The value of social networks in the diffusion of energy-efficiency innovations in UK households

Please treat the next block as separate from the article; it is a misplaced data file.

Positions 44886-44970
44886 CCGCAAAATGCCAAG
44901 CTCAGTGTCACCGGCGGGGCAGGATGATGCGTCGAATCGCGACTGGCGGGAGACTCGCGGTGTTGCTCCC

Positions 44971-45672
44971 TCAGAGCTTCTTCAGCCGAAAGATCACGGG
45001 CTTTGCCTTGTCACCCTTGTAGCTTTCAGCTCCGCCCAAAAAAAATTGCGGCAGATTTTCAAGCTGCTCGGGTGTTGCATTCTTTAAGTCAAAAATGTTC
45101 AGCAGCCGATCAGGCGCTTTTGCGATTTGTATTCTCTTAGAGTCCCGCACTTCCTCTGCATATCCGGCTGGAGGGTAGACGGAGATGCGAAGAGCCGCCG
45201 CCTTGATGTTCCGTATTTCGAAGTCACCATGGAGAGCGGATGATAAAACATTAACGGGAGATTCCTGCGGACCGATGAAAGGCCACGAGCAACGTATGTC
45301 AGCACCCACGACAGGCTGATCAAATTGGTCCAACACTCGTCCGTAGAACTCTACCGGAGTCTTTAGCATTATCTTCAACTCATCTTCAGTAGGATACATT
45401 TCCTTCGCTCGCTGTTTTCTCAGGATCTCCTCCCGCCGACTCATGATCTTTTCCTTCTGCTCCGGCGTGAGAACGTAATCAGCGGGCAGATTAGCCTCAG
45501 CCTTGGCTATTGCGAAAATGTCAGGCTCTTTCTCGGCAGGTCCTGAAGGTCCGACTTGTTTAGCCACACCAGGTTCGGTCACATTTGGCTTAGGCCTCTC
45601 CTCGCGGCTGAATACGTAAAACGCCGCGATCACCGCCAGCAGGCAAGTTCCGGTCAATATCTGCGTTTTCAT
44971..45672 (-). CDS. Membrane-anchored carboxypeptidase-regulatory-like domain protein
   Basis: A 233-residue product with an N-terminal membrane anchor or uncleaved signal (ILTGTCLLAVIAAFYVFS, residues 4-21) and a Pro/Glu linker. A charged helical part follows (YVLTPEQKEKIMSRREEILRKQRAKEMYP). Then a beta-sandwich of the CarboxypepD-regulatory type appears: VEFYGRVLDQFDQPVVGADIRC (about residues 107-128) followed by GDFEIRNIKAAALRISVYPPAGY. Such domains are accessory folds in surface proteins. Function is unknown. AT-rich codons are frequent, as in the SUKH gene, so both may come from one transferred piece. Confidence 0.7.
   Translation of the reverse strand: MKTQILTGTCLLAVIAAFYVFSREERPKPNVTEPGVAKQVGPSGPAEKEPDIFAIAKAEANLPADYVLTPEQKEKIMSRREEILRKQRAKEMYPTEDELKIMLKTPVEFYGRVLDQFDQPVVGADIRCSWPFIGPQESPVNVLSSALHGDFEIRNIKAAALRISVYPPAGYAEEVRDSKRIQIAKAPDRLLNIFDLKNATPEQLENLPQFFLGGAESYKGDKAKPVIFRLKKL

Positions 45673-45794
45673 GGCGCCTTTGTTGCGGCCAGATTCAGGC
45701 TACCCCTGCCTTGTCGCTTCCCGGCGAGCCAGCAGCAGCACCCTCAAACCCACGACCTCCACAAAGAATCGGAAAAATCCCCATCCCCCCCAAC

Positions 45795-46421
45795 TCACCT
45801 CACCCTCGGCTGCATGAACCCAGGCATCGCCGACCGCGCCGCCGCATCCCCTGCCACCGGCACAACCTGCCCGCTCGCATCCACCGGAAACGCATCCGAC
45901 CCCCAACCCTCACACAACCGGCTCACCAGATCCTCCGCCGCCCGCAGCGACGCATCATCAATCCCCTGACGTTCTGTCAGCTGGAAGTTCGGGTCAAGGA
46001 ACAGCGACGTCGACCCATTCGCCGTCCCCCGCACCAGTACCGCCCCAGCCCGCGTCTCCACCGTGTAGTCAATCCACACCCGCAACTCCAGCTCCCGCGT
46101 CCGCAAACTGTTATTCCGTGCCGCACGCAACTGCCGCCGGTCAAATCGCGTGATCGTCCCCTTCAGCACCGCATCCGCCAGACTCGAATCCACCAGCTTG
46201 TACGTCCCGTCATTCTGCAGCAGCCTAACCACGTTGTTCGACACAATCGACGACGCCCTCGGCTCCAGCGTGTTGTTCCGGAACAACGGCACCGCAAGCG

The UK Government has policy goals for increasing energy efficiency in existing homes. However, there are doubts that standard technology and behavioural innovations will be adopted widely enough in time to achieve the targets. Diffusion of innovation theory states that the communication of information on innovations through a social system encourages adoption. Social capital theory states that interpersonal communication is a key means of gaining resources, such as information on energy-efficiency innovations, for attaining certain goals. Case study research of three British communities was conducted in 2009 in order to understand the influence of social capital on information diffusion regarding the adoption of household energy-efficiency measures. The findings show that while standard campaigns may account for two-thirds of information-seeking behaviour, they may not be addressing up to one-third of information-seekers who would prefer to speak to people they know. Findings also indicate that seeking information amongst personal contacts is often associated with adoption of energy-efficiency innovations, increasing the likelihood of adoption by up to four times, but that there are important differences between types of innovations and communities. Tailoring campaigns to communities' communication channels is therefore imperative. These findings have important implications for informing community-based energy-efficiency programmes.